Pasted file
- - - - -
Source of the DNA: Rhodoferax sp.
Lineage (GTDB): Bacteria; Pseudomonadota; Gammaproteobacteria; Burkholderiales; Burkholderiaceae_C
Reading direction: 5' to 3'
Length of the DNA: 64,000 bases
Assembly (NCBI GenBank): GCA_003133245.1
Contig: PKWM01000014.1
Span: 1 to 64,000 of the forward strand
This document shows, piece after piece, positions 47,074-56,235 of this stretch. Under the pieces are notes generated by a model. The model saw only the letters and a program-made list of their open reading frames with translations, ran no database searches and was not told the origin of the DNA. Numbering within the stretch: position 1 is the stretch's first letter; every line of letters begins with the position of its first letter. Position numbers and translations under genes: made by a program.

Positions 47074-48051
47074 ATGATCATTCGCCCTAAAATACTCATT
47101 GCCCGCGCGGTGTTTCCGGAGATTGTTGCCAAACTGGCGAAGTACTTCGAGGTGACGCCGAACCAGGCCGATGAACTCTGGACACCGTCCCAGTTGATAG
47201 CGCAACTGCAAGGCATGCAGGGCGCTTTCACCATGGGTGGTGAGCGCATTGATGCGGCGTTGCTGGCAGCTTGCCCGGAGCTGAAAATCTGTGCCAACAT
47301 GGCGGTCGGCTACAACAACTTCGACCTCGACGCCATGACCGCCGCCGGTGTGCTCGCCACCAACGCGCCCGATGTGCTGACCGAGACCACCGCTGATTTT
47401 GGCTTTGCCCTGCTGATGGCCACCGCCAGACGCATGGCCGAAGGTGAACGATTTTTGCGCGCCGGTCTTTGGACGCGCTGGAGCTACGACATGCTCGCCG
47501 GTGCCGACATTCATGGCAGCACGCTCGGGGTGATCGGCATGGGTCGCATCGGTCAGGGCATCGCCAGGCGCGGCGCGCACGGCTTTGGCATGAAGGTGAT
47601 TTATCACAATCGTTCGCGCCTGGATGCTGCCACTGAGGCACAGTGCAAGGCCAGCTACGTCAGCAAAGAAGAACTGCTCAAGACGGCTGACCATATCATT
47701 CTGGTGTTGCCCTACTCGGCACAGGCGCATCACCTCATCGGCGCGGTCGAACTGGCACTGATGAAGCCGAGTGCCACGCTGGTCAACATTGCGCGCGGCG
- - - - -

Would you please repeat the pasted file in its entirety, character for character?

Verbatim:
Source of the DNA: Rhodoferax sp.
Lineage (GTDB): Bacteria; Pseudomonadota; Gammaproteobacteria; Burkholderiales; Burkholderiaceae_C
Reading direction: 5' to 3'
Length of the DNA: 64,000 bases
Assembly (NCBI GenBank): GCA_003133245.1
Contig: PKWM01000014.1
Span: 1 to 64,000 of the forward strand
This document shows, piece after piece, positions 47,074-56,235 of this stretch. Under the pieces are notes generated by a model. The model saw only the letters and a program-made list of their open reading frames with translations, ran no database searches and was not told the origin of the DNA. Numbering within the stretch: position 1 is the stretch's first letter; every line of letters begins with the position of its first letter. Position numbers and translations under genes: made by a program.

Positions 47074-48051
47074 ATGATCATTCGCCCTAAAATACTCATT
47101 GCCCGCGCGGTGTTTCCGGAGATTGTTGCCAAACTGGCGAAGTACTTCGAGGTGACGCCGAACCAGGCCGATGAACTCTGGACACCGTCCCAGTTGATAG
47201 CGCAACTGCAAGGCATGCAGGGCGCTTTCACCATGGGTGGTGAGCGCATTGATGCGGCGTTGCTGGCAGCTTGCCCGGAGCTGAAAATCTGTGCCAACAT
47301 GGCGGTCGGCTACAACAACTTCGACCTCGACGCCATGACCGCCGCCGGTGTGCTCGCCACCAACGCGCCCGATGTGCTGACCGAGACCACCGCTGATTTT
47401 GGCTTTGCCCTGCTGATGGCCACCGCCAGACGCATGGCCGAAGGTGAACGATTTTTGCGCGCCGGTCTTTGGACGCGCTGGAGCTACGACATGCTCGCCG
47501 GTGCCGACATTCATGGCAGCACGCTCGGGGTGATCGGCATGGGTCGCATCGGTCAGGGCATCGCCAGGCGCGGCGCGCACGGCTTTGGCATGAAGGTGAT
47601 TTATCACAATCGTTCGCGCCTGGATGCTGCCACTGAGGCACAGTGCAAGGCCAGCTACGTCAGCAAAGAAGAACTGCTCAAGACGGCTGACCATATCATT
47701 CTGGTGTTGCCCTACTCGGCACAGGCGCATCACCTCATCGGCGCGGTCGAACTGGCACTGATGAAGCCGAGTGCCACGCTGGTCAACATTGCGCGCGGCG